Increases in traffic also make sustainability and carbon-decrease efforts an uphill battle. That’s competing with the advances in hardware that allow “more data using less power,” according to the report. 6G isn’t a magic bullet, but it could be part of the solution.

Making augmented reality more practical

Today’s tech giants explore the use of augmented reality for on-the-job assistance and training. Warehouse workers might use augmented reality glasses to navigate around shelves in a large, confusing space, being directed to which item they need to pick through a connected network of tags synched to the warehouse’s automated sorting system. This requires speed and uptime, best enabled by faster networks than we have today. That’s where 6G connectivity comes in.

Speeding up IoT and ambient computing

6G’s low latency will, in part, be enabled by distributed or ambient computing. These terms have slightly different meanings but a lot of overlap. In this case, we mean 6G latency will be reduced by spreading processing time across nearby devices, or a “three-dimensional network.”

Other 6G use cases for IoT and edge computing include real-time inventory management in factories, healthcare devices with real-time data and insights, and fleets of autonomous vehicles.

SEE: Artificial Intelligence Ethics Policy (TechRepublic Premium)

A new era for digital twins

Another predicted use case is in digital twins. These have been in use and in conversation around manufacturing for decades, having first been used in a truly practical sense by NASA in the early 2010s.

Digital twins help organizations test their products under realistic conditions, reduce the cost, time and materials needed for prototyping, and explore how products and connectivity will function in complex environments.

AI-native sensing also connects to a variety of ways 6G will change the communications and network landscape compared to 5G or 4G.

Improving integrated sensing

Integrated sensing is a category of wireless technologies that include sensing and communication systems that optimize wireless resources and enable wide-area environment sensing.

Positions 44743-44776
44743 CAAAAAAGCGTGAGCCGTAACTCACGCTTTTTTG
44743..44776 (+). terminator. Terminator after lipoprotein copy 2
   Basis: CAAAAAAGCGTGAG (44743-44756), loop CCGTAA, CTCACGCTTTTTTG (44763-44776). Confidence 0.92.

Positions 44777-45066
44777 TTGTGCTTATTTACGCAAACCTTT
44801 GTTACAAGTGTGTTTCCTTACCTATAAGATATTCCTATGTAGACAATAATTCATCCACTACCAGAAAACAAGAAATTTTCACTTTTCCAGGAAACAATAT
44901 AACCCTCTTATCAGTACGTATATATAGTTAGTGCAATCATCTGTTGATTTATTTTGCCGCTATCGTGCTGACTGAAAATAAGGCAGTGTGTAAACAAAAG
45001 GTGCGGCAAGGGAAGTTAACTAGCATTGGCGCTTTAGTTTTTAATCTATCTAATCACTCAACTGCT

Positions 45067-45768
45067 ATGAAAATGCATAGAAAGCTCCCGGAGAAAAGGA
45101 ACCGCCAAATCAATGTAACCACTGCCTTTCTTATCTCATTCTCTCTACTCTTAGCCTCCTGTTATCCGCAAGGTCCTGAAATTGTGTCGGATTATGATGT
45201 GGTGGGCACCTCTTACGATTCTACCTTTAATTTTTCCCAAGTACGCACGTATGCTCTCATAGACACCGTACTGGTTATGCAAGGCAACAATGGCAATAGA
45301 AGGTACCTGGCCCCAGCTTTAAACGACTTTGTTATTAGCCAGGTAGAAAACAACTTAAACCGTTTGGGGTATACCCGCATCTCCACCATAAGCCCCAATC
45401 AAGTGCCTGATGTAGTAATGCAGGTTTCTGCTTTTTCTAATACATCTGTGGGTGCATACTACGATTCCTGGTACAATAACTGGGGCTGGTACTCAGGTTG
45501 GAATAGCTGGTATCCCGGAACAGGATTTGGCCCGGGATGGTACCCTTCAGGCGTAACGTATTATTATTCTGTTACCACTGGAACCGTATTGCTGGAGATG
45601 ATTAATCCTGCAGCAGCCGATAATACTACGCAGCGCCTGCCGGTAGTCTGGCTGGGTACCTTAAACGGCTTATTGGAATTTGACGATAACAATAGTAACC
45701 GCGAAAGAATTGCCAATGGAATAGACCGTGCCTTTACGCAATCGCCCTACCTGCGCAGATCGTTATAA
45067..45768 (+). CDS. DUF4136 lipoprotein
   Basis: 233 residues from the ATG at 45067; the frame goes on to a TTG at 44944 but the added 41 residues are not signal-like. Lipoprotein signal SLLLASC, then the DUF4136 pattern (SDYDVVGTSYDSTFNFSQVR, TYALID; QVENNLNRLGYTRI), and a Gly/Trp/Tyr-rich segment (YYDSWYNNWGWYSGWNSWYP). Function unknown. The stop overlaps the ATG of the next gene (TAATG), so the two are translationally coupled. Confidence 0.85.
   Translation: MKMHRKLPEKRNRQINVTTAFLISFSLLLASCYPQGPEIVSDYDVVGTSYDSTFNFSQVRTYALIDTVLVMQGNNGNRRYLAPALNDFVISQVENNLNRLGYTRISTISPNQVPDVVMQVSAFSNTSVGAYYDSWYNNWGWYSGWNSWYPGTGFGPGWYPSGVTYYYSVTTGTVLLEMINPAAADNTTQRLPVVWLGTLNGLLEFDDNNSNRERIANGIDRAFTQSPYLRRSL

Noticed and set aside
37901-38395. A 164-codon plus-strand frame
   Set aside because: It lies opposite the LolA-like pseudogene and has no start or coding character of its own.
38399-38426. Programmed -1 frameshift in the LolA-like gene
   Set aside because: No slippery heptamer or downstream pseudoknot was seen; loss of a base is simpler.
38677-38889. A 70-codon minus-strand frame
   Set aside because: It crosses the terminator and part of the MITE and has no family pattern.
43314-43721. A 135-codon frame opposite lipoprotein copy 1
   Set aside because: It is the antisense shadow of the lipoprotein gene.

Adding 6G to the mix in the future may be key to improving performance as well as utilizing hardware and software resources more effectively. Doing so will still require hardware improvements, performance tradeoffs and new network standards.

Increased system resiliency

Low-latency, high-reliability connections underpin every other possible use case we’ve listed here. According to Qualcomm, 6G’s seamlessness can lead to “a unified platform that can take human immersion to the next level.”

That might involve collecting data sources from lots of different sensors to provide insights into what a human worker should do next, or it might lead to more immersive remote collaboration. Qualcomm calls this XR — extended reality.

XR is the type of real-time, immersive digital space Google Glass’s developers once sought to create, too, except powered by real-time gaming-quality graphics. This connects to the augmented reality topic we discussed earlier, but it won’t work without real-time, always-on mobile processing enabled by 6G.

6G has a lot of potential. It remains to be seen how quickly that potential will be realized. Meanwhile, it’s still “just a concept” — albeit one being actively explored. It’s often spoken about in the same breath as the elusive metaverse. NTT, the founder of the mobile data standard that became known as 1G, is still in the game with an ultra high-speed network.


Business Asia